Dedicated photo printers are small machines with tiny screens, right? You open them up and load them with paper each time you want to print, because they only take a few sheets of photo paper at a time and the paper sticks out the top, getting dusty.
None of the above is true of the Photosmart A826. This new photo printer from HP wouldn't look out of place in the Command Centre of Space: 1999's Moonbase Alpha. The rounded teardrop shape in white, pale grey and silver looks sleek and retro at the same time. It sits on the desk like a small backpack. Fold down the front cover, which becomes the output tray, and it reveals a set of memory card slots, a hatch to access the single, three-colour cartridge and, more unusually, a small plastic stylus. The memory slots cater for CompactFlash (Type I and II), Memory Stick, SD/MMC, SmartMedia, and xD.
The stylus is used on the 177mm full-colour, touch-screen LCD, though a fingertip works just as well for most tasks. HP has cleverly enhanced the functionality by incorporating three dedicated touch-buttons down either side of the screen, so it can show photos at a good size.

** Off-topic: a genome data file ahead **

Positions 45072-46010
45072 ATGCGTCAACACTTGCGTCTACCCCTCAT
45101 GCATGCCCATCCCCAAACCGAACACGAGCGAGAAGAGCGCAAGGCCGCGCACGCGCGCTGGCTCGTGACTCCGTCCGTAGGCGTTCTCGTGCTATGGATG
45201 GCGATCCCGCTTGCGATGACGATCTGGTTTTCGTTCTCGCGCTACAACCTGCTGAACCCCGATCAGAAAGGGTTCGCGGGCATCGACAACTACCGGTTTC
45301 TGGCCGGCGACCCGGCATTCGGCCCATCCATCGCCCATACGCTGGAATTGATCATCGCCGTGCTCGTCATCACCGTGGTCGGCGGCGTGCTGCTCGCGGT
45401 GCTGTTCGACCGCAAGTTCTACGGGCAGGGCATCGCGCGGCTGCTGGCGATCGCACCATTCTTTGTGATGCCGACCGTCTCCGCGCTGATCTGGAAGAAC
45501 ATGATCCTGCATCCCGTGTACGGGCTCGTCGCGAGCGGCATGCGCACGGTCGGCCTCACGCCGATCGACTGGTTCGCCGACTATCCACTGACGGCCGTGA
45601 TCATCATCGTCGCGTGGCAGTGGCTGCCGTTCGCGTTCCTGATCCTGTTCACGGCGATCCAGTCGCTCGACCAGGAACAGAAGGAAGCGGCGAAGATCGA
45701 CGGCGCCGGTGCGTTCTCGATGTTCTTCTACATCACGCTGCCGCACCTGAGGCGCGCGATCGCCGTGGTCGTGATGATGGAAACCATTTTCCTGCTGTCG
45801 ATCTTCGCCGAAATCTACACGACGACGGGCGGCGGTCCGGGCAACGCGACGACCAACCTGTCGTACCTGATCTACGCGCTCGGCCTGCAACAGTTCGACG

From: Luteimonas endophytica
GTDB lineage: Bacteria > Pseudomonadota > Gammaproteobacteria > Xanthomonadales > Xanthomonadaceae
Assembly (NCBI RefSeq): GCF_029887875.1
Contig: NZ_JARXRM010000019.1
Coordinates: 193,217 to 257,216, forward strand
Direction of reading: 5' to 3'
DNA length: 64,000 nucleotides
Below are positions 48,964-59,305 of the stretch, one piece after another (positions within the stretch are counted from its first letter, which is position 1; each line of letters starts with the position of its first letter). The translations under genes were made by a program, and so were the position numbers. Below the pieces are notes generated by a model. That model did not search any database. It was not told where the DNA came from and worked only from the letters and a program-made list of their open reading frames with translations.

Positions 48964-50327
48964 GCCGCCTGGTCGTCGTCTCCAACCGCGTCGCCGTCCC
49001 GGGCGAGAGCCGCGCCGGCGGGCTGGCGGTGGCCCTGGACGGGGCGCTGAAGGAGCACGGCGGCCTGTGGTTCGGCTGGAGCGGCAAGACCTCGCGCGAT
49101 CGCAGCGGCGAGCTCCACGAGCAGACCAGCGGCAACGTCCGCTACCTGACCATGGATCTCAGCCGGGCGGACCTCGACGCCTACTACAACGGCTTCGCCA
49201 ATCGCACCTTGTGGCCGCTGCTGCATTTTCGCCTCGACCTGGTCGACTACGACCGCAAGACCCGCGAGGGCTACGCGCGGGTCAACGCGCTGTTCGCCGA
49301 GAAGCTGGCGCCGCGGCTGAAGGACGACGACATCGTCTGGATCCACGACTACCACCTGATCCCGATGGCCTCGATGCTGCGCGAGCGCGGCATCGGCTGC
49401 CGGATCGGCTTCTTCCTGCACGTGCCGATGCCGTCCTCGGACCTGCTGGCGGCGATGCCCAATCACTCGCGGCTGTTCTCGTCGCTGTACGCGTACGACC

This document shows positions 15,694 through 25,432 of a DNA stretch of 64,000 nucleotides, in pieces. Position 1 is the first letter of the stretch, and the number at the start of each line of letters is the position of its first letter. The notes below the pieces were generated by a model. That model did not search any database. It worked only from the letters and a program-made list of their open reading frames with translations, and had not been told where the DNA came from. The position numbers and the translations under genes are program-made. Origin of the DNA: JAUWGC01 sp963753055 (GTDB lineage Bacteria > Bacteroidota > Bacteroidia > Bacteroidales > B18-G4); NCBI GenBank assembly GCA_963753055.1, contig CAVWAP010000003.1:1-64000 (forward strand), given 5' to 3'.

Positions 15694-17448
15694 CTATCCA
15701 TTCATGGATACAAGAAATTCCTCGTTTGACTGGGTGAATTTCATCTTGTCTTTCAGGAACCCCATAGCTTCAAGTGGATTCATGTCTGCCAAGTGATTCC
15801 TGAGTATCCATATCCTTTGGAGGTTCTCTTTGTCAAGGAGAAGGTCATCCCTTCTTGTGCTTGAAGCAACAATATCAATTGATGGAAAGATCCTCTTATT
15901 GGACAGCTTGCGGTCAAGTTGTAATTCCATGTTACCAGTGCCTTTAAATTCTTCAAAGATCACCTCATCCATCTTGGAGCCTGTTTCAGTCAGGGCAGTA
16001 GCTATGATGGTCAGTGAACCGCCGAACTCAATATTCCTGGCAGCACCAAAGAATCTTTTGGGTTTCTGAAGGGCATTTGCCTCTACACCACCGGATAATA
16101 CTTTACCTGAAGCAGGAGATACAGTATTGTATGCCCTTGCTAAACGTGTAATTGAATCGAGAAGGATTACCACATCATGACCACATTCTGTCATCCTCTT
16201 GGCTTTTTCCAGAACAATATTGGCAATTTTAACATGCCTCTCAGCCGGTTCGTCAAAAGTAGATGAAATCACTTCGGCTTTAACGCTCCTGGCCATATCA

A hatch at the top takes 10 x 15cm or 13 x 18cm photo blanks, up to a hundred of them at a time and they can be left in situ when the printer's not in use. It's none too easy to take a pile of blanks back out through this hatch though, if you need to change media.
At the back is a socket for a low voltage input and HP uses an external power supply, this time built into a three-pin mains plug. There must be a lot of space inside this case and it's a shame some of it couldn't be used to incorporate the power supply internally. There's also a USB 2.0 socket for PC connection, but this would be less obtrusive if it were positioned at the bottom of the case, rather than halfway up the back.
You can happily use this printer without a computer, but it's good to have the option to print photos from any PC or Mac. HP supplies Photosmart Essentials software, which provides photo management and simple editing, as well as a driver. Once installed - a simple process, the machine works just like any dedicated photo printer.
The Photosmart A826 is designed primarily for standalone printing and when you plug a memory card into any of the slots it automatically comes up with thumbnails of them on the big touch-screen. Click on any of the thumbnails and they enlarge to full screen, so you can perform basic edits, like cropping, adjusting brightness and removing redeye.